Should I use gold or ceramic for my final dental restoration?
It used to be gold was really the “gold standard”. It fit well in the mouth and it was a conservative preparation as well. That Being said the Gold Restoration was also durable. Today in 2016, we have materials ..that in my clinical opinion are much better than gold. One of the most well known by clinicians and dental practices is zirconia dioxide restorations. At Keating Dental Lab it’s called the KDZ Bruxer® for the back of the mouth and the KDZ Bruxer® Esthetic in the front of the mouth.
Watch and Learn more about this topic in this remarkable 4K Ultra HD Video Tutorial for clinicians and dental practices by Dr. David Hornbrook.
Video Tutorial Transcript:
Hello, I’m Dr. David Hornbrook, the clinical director of Education & Technology here at Keating Dental Lab in Irvine, California. I want today to discuss a topic that is often asked by both our patients as well as doctors that utilize Keating Dental Lab. The question is gold or ceramic for a final restoration? It used to be gold was really the gold standard. It fit well, it was a conservative preparation, and it was durable. Today we have materials that in my opinion are better than gold. One of them is zirconia dioxide. At Keating Dental Lab it’s called the KDZ Bruxer for the back of the mouth and the KDZ Bruxer Esthetic in the front of the mouth.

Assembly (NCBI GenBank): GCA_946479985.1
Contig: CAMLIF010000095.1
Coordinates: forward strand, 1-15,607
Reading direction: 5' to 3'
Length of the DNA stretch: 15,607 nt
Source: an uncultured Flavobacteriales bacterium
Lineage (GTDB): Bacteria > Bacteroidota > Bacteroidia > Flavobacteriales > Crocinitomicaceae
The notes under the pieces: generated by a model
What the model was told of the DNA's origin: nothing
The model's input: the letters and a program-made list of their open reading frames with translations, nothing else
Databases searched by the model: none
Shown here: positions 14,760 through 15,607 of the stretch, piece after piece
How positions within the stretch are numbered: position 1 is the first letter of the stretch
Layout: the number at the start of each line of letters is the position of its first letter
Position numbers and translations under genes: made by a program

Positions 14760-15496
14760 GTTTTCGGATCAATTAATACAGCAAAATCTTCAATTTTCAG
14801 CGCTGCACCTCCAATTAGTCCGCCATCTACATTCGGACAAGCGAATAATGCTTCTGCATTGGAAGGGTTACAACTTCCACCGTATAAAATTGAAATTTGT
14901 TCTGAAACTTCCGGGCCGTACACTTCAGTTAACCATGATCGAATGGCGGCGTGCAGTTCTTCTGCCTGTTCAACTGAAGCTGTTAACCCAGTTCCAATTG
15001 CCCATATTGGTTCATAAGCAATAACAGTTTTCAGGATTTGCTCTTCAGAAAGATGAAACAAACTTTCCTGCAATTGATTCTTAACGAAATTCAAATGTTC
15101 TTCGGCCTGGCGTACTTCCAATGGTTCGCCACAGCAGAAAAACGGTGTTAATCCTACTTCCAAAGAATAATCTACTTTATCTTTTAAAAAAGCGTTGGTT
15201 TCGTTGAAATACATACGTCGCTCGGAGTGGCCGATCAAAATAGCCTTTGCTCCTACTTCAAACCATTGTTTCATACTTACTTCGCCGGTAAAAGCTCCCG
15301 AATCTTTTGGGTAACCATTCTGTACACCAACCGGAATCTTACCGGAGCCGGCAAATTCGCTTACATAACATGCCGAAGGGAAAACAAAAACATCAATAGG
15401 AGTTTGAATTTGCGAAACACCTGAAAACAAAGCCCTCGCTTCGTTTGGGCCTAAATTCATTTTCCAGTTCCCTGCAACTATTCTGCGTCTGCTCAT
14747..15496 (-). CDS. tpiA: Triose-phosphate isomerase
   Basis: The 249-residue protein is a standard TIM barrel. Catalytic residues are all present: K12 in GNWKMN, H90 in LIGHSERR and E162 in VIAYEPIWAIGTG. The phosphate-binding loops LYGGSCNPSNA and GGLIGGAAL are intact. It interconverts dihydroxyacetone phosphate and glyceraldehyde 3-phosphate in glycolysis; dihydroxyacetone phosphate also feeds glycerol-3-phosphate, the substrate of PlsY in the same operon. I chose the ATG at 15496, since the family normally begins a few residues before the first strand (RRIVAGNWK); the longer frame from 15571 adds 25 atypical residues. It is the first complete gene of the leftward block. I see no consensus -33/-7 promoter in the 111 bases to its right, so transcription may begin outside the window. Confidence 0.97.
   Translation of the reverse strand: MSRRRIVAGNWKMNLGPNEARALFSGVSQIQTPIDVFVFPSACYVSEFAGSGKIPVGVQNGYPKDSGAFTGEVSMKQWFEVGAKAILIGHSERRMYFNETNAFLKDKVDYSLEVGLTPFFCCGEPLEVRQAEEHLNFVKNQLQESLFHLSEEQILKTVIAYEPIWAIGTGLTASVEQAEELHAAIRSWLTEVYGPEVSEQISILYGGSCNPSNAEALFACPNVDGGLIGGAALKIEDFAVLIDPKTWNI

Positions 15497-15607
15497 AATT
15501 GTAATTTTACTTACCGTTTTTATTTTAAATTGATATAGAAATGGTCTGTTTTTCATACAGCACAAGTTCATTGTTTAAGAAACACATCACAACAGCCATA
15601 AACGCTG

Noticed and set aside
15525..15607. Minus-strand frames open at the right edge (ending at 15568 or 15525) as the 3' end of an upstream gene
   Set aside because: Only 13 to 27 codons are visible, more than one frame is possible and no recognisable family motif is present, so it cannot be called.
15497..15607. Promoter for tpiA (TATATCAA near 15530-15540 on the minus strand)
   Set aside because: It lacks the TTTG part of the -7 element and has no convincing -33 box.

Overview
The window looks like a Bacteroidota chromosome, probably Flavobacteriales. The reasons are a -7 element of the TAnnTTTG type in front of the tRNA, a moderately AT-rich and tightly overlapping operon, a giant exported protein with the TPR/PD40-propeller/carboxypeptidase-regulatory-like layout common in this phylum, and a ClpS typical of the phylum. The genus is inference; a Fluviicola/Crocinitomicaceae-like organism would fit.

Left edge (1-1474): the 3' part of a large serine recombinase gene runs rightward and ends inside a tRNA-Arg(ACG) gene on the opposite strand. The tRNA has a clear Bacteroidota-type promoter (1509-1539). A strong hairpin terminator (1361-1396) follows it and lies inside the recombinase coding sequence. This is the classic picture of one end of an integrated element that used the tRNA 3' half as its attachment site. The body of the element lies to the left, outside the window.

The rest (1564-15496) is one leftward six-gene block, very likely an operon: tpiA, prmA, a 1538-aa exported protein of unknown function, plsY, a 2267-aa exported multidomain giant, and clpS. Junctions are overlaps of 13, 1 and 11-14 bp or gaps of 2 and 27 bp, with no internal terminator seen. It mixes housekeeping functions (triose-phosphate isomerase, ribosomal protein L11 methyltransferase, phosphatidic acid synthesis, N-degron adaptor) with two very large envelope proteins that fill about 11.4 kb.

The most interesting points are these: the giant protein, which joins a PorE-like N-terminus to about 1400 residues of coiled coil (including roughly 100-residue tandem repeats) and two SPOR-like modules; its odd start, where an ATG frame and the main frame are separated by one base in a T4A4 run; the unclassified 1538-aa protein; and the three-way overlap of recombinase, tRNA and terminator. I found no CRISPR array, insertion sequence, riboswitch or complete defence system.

The advantages of the Bruxer over gold, one is cost. The most expensive restoration that we fabricate in our dental laboratory is a gold crown, which means our patient is going to have to pay more for that crown. Number one is cost. Second is conservation of tooth structure and durability. The nice thing about the new zirconia, it’s basically a gold-like prep. It used to be when we had metal and we overlaid it with ceramic or some of the weaker ceramics, we didn’t have a very aggressive prep. Sometimes it was a millimeter and a half, even two millimeters, where gold was .5 to a millimeter. The new Bruxer zirconia, we can have occlusal clearance of only .5 millimeters. That’s a gold-like prep.
Axial reduction, how much do we remove from the sides of the teeth and interproximally? .5 millimeters. We could have supragingival margins because of the translucency. This material is stronger than any porcelain we’ve ever placed on a porcelain-fused-to-metal crown. We have conservation of tooth structure, durability, and if we go back to cost, one of the most affordable restorations that we offer here at Keating is our Bruxer, which offers huge benefits for our patients. We look at esthetics, most of our patients at one time maybe they didn’t mind showing a gold crown. Now they’re having gold replaced because they want tooth colored restorations. Now we can place a very durable restoration, whether it be in the front or the back of the mouth, that is affordable, conservative, and esthetic. I hope that clears up some of the misconceptions on gold versus ceramic.